What started as an effort to expand the unrestricted giving by the foundation beyond the groups with the wherewithal to write grant proposals, has become an annual support program working with over 105 community non-profit groups.
We on the Front Porch feel that this program is both good and bad for the community.
On the good side, the Run for the Money program affords everyone the same opportunity to get their story told. The CF Gaston partnership with the Gazette allows for the publication of several “tabs” that list participating agencies and their missions.
Another good point is that the Community Foundation is more accessible to these smaller groups. For years, the CF board was dominated by a certain “good ol boy” network that parceled out funds to favorites and darlings. Paired alongside the United Way, roughly $2-3 million went to roughly 20-25 organizations each year. In our opinion this is a much fairer process.
The best part of the program is the “matching process”.
The matching process is limited to the “first $10,000 raised”. This means that organizations will receive a match of an established percentage up to their first $10,000. Over the years this match by the community foundation has hovered between 60 and 70 percent. If your organization raised 3,000 dollars for the CF, you would receive $4,950 (at a 65% match rate). Pretty good change for small groups. Everything over $10,000 was not matched, but the participating organization gets to keep all those funds dollar-for-dollar.
The larger, more organized, and creative organizations routinely have received a CF check in the May wrap-up event from about $28,000 to $40,000. A very good annual support program.
Some of the difficult issues with the Run for the Money are the number of special events and “competitions” that have branched out from the actual 5K Run and Displays on the day of the event. Of course, there are incentives to participate, winners routinely receiving additional funds from $100 to $1000 for placing in the top three or five of whatever event. Organizations that are strictly volunteer-led and staffed become burdened with keeping up with the groups that have paid-professional staff leadership.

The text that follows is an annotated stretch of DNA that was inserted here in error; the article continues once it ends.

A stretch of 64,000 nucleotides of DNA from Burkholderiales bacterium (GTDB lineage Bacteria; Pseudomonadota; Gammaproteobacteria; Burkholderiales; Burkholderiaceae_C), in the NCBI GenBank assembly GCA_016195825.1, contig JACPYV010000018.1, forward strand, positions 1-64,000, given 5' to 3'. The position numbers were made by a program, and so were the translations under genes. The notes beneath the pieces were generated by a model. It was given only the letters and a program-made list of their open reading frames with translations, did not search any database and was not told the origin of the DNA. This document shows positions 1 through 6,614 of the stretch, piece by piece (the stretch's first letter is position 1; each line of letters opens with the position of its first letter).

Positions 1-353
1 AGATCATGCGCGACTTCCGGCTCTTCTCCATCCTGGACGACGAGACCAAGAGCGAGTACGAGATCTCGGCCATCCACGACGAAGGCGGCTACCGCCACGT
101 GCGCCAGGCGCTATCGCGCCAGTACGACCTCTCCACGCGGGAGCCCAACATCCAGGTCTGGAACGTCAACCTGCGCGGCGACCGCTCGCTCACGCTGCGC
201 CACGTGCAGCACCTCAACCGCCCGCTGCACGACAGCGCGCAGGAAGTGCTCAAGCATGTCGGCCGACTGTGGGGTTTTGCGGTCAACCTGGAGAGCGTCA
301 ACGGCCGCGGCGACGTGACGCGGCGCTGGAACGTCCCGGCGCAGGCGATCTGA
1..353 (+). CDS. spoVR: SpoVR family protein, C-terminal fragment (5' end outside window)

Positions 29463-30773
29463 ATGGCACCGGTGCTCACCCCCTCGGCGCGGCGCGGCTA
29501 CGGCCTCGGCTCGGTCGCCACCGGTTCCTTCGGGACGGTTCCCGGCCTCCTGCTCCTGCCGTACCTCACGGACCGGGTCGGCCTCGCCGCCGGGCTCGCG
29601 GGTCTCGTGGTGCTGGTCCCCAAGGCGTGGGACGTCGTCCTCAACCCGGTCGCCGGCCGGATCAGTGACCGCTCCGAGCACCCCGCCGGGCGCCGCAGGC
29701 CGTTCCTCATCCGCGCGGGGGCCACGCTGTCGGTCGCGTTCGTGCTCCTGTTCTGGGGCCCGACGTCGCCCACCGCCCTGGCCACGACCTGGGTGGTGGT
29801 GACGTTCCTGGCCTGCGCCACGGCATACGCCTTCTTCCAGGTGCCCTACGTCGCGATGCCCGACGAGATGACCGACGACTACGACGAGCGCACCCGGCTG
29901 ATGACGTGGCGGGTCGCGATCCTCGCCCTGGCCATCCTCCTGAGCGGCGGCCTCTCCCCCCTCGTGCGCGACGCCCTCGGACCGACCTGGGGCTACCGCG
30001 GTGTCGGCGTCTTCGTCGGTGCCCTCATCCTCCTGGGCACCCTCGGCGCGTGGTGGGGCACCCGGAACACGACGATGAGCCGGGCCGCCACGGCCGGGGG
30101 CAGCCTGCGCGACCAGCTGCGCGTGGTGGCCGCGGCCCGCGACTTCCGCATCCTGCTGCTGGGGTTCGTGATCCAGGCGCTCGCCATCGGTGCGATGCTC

As with all “competitions”, people have figured out ways to get a jump ahead of the others for recognition and support. A small number of organizations begin soliciting their supporters ahead of the established dates. The Foundation has not figured out a way to monitor these practices.
One of the major “no-nos” in this program is the routing of “already designated” funds and restricted giving programs to the matching numbers. Several church groups, and organizations with endowments are exploiting the loophole of oversight with the blessing of some of the board members — shades of the “good ol boys”. Hopefully, closing that loophole would allow a greater matching percentage to be offered by the Community Foundation.
The last bad effect of the CF program is the damage to the United Way and United Arts annual support campaigns. Most knowledgeable people will demur from the subject, but the numbers , particularly in Pacesetter Campaigns, have to be impacted in some way.
Overall, all of us sittin’ here on the Belmont Front Porch support the Run for the Money event. We encourage you to support your favorite group of organizations with a contribution to the Community Foundation of Gaston County.